The trooper said, “No, he’s more important than that.”

The supervisor said, “Is it the president.”

The trooper said, “No, he’s even more important than that.”

The supervisor asked, “Who is it?”  The young trooper said,

“I think it’s Jesus, because he’s got Billy Graham for a chauffeur!”

Part of what’s funny about that story is the sense in which it’s true. Billy Graham was like a chauffeur for Jesus for decades. He took Jesus all across the United States and around the world. He brought Jesus to people who hadn’t met him yet. He was committed, had a heart for people far from God, and didn’t quit. On the road of life there are gaps that can only be bridged by caring and commitment.

Who are you becoming more like at this time in your life? Who do you want to be like?

Every day you make choices that shape who you are and who you’re becoming. C.S. Lewis wrote in his classic book Mere Christianity that,

“Every time you make a choice you are turning the central part of you, the part of you that chooses, into something a little different from what it was before. And taking your life as a whole, with all your innumerable choices, all your life long you are slowly turning this thing into a Heaven creature or into a hellish creature: either into a creature that is in harmony with God, and with other creatures, and with itself, or else into one that is in a state of war and hatred with God, and with its fellow creatures, and with itself. To be the one kind of creature is Heaven: that is, it is joy, and peace, and knowledge, and power. To be the other means madness, horror, idiocy, rage, impotence, and eternal loneliness. Each of us at each moment is progressing to the one state or the other.”

Be careful about the choices you’re making in terms of whom you praise, idolize, and admire; whom you want to follow, emulate, or become like. There is no better person to seek to become like than Jesus.

Invest in people as Jesus did; especially those on the margins, the lonely and the isolated.

Share compassion and caring.

Ask God to help you see people not through your own eyes or the eyes of the world, but as Christ sees them, as beloved children loved by God.

Blessing: Go to lead a life worthy of the Lord, fully pleasing to him, as you bear fruit in every good work and as you grow in the knowledge of God. Go and share and spread the compassion the Lord has shared with you.


  1. Psalm 145:8-9 (NIV) states, “The LORD is gracious and compassionate, slow to anger and rich in love. The LORD is good to all;  he has compassion on all he has made.” What do these verses tell you about the character and the compassion of God?
  2. What do you learn about the value and importance of investing in people from Matthew 9.9-13 and what Jesus does with and for Matthew? How are you investing in and seeking to add value to others?
  3. Read Matthew 9.18-26 and reflect on or discuss what you notice about how Jesus cares for people. What does he do? How does he act? While you may not have the same power as Jesus, how are you extending yourself to care for others?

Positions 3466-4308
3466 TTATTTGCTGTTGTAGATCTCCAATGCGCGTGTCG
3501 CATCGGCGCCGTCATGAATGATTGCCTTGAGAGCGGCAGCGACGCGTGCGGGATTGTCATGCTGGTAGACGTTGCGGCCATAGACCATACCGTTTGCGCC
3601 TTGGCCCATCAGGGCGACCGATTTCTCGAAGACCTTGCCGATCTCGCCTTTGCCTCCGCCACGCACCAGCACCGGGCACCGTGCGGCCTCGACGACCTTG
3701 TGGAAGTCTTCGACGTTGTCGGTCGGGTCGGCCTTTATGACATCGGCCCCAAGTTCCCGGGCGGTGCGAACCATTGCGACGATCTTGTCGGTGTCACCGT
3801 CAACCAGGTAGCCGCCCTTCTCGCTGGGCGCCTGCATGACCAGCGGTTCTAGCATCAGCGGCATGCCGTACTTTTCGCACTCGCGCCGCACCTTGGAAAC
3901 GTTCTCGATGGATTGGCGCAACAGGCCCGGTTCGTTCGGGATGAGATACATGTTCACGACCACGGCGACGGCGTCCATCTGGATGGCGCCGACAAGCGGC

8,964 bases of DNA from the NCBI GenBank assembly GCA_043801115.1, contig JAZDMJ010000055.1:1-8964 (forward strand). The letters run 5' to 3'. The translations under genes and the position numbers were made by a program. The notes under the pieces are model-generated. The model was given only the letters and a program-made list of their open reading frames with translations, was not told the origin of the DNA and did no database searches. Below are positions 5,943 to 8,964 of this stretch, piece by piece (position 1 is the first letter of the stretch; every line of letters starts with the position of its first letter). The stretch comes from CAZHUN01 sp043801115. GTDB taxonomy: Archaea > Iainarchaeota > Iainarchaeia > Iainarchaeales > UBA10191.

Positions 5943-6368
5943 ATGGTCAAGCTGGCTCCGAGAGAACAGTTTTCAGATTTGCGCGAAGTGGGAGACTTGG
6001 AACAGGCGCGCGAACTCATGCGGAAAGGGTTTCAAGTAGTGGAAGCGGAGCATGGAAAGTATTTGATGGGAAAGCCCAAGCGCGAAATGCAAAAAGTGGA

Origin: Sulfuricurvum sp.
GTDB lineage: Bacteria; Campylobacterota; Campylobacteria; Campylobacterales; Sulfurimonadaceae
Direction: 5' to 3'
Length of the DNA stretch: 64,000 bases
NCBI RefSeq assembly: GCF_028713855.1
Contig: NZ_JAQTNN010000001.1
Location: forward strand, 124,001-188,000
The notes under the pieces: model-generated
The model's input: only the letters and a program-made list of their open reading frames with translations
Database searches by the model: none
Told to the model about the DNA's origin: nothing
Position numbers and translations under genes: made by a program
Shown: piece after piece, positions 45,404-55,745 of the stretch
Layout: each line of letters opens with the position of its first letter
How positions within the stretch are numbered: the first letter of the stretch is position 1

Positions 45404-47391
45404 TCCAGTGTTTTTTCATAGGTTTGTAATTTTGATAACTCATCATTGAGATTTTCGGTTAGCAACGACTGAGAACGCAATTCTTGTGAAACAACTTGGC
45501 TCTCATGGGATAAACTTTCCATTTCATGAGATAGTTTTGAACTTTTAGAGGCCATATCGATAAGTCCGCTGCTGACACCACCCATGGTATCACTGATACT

4. In the Gospel of Matthew 14.13-21, Jesus looks at the crowd with compassion and responds to their needs. How are you doing that and how might you do that in your own life?
  5. Psalms of Lament like Psalm 143 are a reminder that everyone you encounter is fighting at least one hard battle, often one you nothing about. How should this impact how you respond to others? How does this help us look at others with compassion, rather than contempt which is an incredibly damaging emotion?
  6. In 2 Corinthians 5:16, Paul writes, “From now on, therefore, we regard no one from a human point of view.” What difference would it make for you to be training yourself to see every other person not from a human point of view, but with the compassionate eyes of Christ?

Before Communion

When we were in Plains, Georgia, in May, Jill thought it would be nice if we attended a midweek prayer service at a little Baptist Church. We walked into the church and surprised the few people who were sitting around a table in the Fellowship Hall. They were ending early because there was going to be hearse coming through town on the way to Andersonville National Cemetery. The remains of a young man from Plains had been identified 73 years after his death in Korea and he was finally going to be laid to rest in his home state. We wanted to be part of honoring this young man’s sacrifice, so we left the church and returned to the former Plains High School where National Park Service employees were gathering on the sidewalk and handing out flags. We each took a flag, and we walked further up the street to the corner of the main road running through Plains where we could see other people assembling.

As we walked, I looked up online about U.S. Army Private First-Class Luther Story, (Company A, 9th Infantry regiment, 2nd Infantry Division) who had been posthumously awarded our nation’s highest honor for bravery, the Congressional Medal of Honor.

(If you’re interested in more details you may find them in the Stories of Sacrifice, here.)